If some of you haven’t picked up on it by now, life doesn’t always go according to plan. And yet, a lot of people still get taken back when things just don’t flow their way. People are somehow surprised when every day doesn’t seem to go the way they would want and often times, they become beaten down from the daily rigors life may offer. It appears that life has a strong will – usually stronger than its adversary – and the friction it causes usually results in one feeling sorry for themselves and paralyzing their efforts. But life doesn’t have to be that way, not at all. A lot of life is in how you handle it. It’s a matter of dealing with what comes your way in a productive manner.
Bernard Malamud stated, “There comes a time in our lives when to get where we have to go, if there are no doors or windows, we need to walk through a wall.” The problem, however, often lies within the confines of one’s own mind where “the wall” is an insurmountable obstacle. Most people aren’t willing to push through that wall and make that extra effort. So I’ll leave you with a question for you to reflect upon: When’s the last time you attempted to break through the barriers and walk through a wall?
It amazes me, no correct that, it angers me when I hear coaches of athletes – in particular young athletes – aren’t focusing on strengthening the cervical spine, especially if that athlete is in a sport that involves physical contact. There is so much data and research now stemming down from the NFL to adolescent sports of both genders showing the devastating impact blows to the head and neck area can be for a person.
And don’t be fooled thinking it’s only the guys who play football because it’s not. Young girls playing soccer rank up there in the #2 spot and as you can imagine and there are a host of other sports that are susceptible as well. But concussions are not limited to just these sports and the issue of reducing concussive forces really needs to be addressed. Instead of wasting their time having these athletes jumping up and down on boxes or having them do some convoluted strength program for hours on end, make time to properly perform a couple exercises that help protect the neck and shoulders so that their athletes don’t become another statistic.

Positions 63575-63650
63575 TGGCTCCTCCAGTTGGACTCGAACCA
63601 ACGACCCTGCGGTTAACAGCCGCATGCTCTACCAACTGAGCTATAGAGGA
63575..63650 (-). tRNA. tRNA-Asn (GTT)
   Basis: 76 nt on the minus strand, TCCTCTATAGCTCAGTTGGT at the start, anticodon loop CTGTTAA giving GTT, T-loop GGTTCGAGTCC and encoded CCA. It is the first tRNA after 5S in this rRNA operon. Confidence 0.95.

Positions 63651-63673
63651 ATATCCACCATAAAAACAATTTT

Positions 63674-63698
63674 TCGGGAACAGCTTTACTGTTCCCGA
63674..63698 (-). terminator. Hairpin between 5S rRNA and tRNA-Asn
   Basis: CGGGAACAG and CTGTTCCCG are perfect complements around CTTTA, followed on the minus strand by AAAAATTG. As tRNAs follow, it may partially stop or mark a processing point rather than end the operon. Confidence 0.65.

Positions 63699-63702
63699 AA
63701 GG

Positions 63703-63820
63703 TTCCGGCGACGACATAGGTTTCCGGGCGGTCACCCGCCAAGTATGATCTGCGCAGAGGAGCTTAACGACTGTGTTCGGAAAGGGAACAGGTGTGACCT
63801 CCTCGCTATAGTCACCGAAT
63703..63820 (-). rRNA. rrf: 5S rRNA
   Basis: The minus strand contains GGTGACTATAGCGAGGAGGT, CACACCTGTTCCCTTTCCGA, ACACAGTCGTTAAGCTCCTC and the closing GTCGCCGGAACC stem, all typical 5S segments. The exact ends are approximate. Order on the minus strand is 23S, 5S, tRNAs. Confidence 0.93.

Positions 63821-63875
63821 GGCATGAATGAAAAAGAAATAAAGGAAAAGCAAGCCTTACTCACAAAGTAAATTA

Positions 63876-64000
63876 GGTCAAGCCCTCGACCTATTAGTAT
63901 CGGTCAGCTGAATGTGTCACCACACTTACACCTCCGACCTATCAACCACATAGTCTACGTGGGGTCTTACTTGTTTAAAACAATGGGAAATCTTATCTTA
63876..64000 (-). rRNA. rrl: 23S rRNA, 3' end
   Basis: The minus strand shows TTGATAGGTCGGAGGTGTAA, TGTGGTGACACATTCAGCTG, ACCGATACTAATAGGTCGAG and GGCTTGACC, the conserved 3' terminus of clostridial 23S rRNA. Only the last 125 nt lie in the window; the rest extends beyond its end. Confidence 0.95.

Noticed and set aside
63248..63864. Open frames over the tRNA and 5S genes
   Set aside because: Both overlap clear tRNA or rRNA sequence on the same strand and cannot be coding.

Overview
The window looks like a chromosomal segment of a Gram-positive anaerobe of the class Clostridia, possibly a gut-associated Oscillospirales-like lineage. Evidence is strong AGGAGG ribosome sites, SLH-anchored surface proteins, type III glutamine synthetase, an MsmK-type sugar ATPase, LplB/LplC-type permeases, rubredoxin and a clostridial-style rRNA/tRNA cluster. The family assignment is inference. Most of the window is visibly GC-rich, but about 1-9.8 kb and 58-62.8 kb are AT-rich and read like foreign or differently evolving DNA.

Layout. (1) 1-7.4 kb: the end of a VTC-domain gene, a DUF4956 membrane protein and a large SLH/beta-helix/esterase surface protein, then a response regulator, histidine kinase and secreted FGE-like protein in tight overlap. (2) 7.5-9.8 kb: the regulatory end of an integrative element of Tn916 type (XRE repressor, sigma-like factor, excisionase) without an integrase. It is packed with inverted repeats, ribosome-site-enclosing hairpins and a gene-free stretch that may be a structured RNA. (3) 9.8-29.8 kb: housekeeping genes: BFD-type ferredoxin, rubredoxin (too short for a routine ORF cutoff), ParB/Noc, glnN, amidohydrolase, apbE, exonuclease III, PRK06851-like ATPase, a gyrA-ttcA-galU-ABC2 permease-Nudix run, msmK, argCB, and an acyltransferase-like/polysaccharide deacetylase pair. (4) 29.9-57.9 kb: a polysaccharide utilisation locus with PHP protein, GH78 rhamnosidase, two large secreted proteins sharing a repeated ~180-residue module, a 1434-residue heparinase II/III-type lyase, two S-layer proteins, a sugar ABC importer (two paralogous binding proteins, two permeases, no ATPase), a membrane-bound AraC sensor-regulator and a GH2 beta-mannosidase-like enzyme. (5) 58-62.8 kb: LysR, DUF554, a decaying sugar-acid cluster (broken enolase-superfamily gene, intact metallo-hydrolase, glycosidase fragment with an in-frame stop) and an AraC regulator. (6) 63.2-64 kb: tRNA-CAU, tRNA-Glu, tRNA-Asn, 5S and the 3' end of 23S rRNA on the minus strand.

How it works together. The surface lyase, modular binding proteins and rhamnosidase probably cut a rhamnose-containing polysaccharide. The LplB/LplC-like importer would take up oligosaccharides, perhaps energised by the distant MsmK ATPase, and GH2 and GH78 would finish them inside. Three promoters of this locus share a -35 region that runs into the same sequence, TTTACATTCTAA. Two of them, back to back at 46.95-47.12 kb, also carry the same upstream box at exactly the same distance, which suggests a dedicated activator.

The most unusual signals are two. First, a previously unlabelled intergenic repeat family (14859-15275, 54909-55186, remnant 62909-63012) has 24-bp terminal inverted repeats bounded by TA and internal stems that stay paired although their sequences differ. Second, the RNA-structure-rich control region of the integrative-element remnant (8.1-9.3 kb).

Many of today’s fitness and diet recommendations are one’s that offer extreme scenarios that, in my opinion, are not sustainable for the average person. Allow me to explain in a bit more detail. For instance, many experts (so-called as well as scientific) offer the idea of interval training to be a great way to burn calories and improve cardiovascular fitness. At some level, this is an accurate statement, but for the most part, it is not a sustainable means for most people.
Let’s for example discuss some approaches to getting fit using the concept of interval training. I.T. is a very effective means of getting lean and in great cardiovascular shape but cannot and should not be used on an ongoing basis.
Intervals done at high levels on a frequent basis can and will lead to over training – which is reflected in results such as injury, poor performance, loss of muscle tissue, lowered immune function, overall burnout and more.
Nutritionists and dietitians recommend diet plans that, for the most part, are geared toward losing weight. With that usually comes a recommendation of a supplemental approach that encourages taking some type of protein powder or some kind of protein/energy bars. I am not against this in its entirety, but as an “only way” means of a diet program being successful, I’m not buying it. This is not a sustainable means after someone reaches their goal – or at least it shouldn’t be. As an example, I recently was reviewing various vegetarian diets and how an athlete/bodybuilder can do very well undergoing a plant-based diet. I would not argue that someone can succeed on a vegetarian diet (if done correctly), but the recommendation to support the diet was ingesting a plant-based protein 3 times a day. That is not a ringing endorsement for a vegetarian style diet and shouldn’t be a requirement for success.
I could list several examples here but my point is simple: healthy overall health and fitness should have a well-rounded approach that is systematic and is individualized to your goals and needs and be one that you can sustain for a long time.
In what has been nearly 4 decades since I immersed myself in the field of health and fitness and I still marvel at what the human body is capable of achieving. The body is a wonderful machine and when you are hitting on all the right cylinders, some really good things can happen. Aside from the usual benefits that are generally associated with consistent exercise, there are intrinsic values that come about. You achieve clarity of thinking, a more relaxed approach toward life, a greater level of mental, physical and spiritual energy, a shift in confidence and to be honest, the list goes on and on. Of course, there are other factors involved in, like I said, “hitting on all the right cylinders” but when that is achieved, good things happen.
I often challenge myself as a coach and a person that what I’m doing for my clients is ultimately going to make them better. They entrust in me their health and their bodies and for me, that holds an enormous amount of responsibility which I take very seriously. Because of this, I evaluate (probably way too often) a lot of what I do to make sure I am offering the very best I can to my clients. My reassurance comes back to me often in various ways from my clients and for that, I am very grateful. Today was one of those days.